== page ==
The new rule emphasizes the importance of corrosion control and requires utilities to take corrective steps if household sampling suggests a lead problem. “The new LCR is an opportunity to build on decades of progress in reducing lead exposure,” LaFrance proclaims, citing a “dramatic reduction in lead exposure” over the past 45 years.

It’s the first major overhaul of the LCR since 1991 and improves protocols for identifying lead, expanding sampling, and strengthening treatment requirements in order to prevent lead exposure, especially in the most at-risk communities. When finalized, this proposal will require more water systems to act sooner to reduce lead levels.

Actions community water systems would be required to take include:

• Identifying the most impacted areas by preparing a publicly available inventory of lead service lines and fixing sources of lead when a sample in a home exceeds 15 ppb;

• Strengthening drinking water treatment by implementing corrosion control treatment;

• Replacing lead service lines;

• Increasing drinking water sampling reliability by using improved sampling procedures;

• Notifying customers within 24 hours if a sample collected in their home is above 15 ppb; and

• Taking drinking water samples from area schools and childcare facilities.

In addition, EPA is proposing a lower lead trigger level of 10 ppb, which would compel water systems to set an annual goal for conducting replacement of systems above 10 ppb but below 15 ppb and annually replace a minimum of 3 percent of the systems above 15 ppb.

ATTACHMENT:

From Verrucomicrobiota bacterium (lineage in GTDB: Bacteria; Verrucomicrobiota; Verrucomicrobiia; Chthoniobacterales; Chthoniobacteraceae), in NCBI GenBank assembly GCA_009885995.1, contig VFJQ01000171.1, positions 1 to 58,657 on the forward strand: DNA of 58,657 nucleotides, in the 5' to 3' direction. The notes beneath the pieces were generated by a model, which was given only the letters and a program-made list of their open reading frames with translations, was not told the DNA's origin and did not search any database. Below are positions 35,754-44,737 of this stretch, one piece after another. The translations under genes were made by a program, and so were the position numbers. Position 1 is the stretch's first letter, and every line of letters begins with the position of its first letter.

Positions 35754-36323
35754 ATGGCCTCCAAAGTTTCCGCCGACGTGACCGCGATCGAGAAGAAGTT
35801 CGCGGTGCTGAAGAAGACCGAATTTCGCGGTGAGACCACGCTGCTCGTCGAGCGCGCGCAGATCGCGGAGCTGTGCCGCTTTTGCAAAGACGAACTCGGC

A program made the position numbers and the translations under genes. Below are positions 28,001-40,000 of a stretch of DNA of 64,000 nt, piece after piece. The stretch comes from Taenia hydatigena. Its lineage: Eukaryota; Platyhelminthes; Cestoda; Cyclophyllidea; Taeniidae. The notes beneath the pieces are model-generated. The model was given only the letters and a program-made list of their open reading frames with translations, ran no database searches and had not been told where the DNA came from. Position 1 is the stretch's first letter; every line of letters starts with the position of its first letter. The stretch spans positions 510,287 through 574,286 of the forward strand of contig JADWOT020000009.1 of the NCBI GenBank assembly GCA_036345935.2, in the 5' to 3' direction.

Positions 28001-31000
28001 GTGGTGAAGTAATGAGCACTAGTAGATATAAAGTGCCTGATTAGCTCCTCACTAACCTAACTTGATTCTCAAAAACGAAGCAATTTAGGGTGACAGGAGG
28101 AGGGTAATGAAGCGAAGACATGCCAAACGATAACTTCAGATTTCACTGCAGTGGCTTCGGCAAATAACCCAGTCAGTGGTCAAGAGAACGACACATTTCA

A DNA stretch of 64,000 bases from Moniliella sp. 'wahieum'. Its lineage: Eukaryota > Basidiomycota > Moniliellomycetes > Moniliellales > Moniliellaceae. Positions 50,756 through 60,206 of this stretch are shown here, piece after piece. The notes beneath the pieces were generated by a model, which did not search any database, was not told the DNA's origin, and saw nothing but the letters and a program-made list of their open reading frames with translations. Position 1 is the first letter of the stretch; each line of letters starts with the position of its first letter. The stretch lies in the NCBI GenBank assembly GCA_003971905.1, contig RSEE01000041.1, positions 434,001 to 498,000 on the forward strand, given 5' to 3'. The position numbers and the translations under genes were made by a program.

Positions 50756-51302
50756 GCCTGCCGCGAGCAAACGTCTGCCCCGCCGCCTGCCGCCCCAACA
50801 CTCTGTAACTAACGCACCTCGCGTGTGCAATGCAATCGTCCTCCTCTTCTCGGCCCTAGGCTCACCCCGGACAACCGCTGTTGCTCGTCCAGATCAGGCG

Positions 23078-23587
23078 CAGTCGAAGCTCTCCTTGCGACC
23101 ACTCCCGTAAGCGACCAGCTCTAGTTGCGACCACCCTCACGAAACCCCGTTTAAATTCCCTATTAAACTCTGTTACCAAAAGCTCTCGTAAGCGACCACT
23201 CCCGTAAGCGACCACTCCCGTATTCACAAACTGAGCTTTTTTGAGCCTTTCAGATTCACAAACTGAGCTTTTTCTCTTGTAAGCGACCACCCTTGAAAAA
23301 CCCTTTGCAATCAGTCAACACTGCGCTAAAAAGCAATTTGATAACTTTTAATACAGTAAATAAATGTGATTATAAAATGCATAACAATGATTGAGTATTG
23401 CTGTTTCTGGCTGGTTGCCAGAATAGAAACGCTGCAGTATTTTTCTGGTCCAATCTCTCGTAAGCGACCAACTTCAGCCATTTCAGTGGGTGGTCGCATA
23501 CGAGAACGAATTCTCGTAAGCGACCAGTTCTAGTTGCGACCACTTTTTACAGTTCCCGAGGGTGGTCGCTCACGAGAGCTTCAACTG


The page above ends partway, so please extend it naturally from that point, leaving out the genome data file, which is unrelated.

PFAS and Other Contaminants

EPA is also addressing emerging contaminants such as polyfluoroalkyl substances (PFAS) and is working on a national drinking water regulatory determination for PFOA and PFOS, a spokesperson indicates.

PFAS comprises a large group of environmentally persistent, man-made chemicals used to fight fires and to produce medical equipment, food packaging, cleaning products, nonstick cookware, stain- and water-resistant coatings, paints, inks, and cosmetics. There are 3,000 compounds, and while hundreds have been banned, 600 are still being produced.

PFAS doesn’t break down easily in the environment. Uncontained runoff migrates through soil and contaminates nearby aquifers and surface waters; it is also found in leachate at landfills. PFAS is known to cause adverse health effects at very low concentrations. Two PFAS compounds, perfluorooctanesulfonic acid and perfluorooctanoic acid, have been found in drinking water.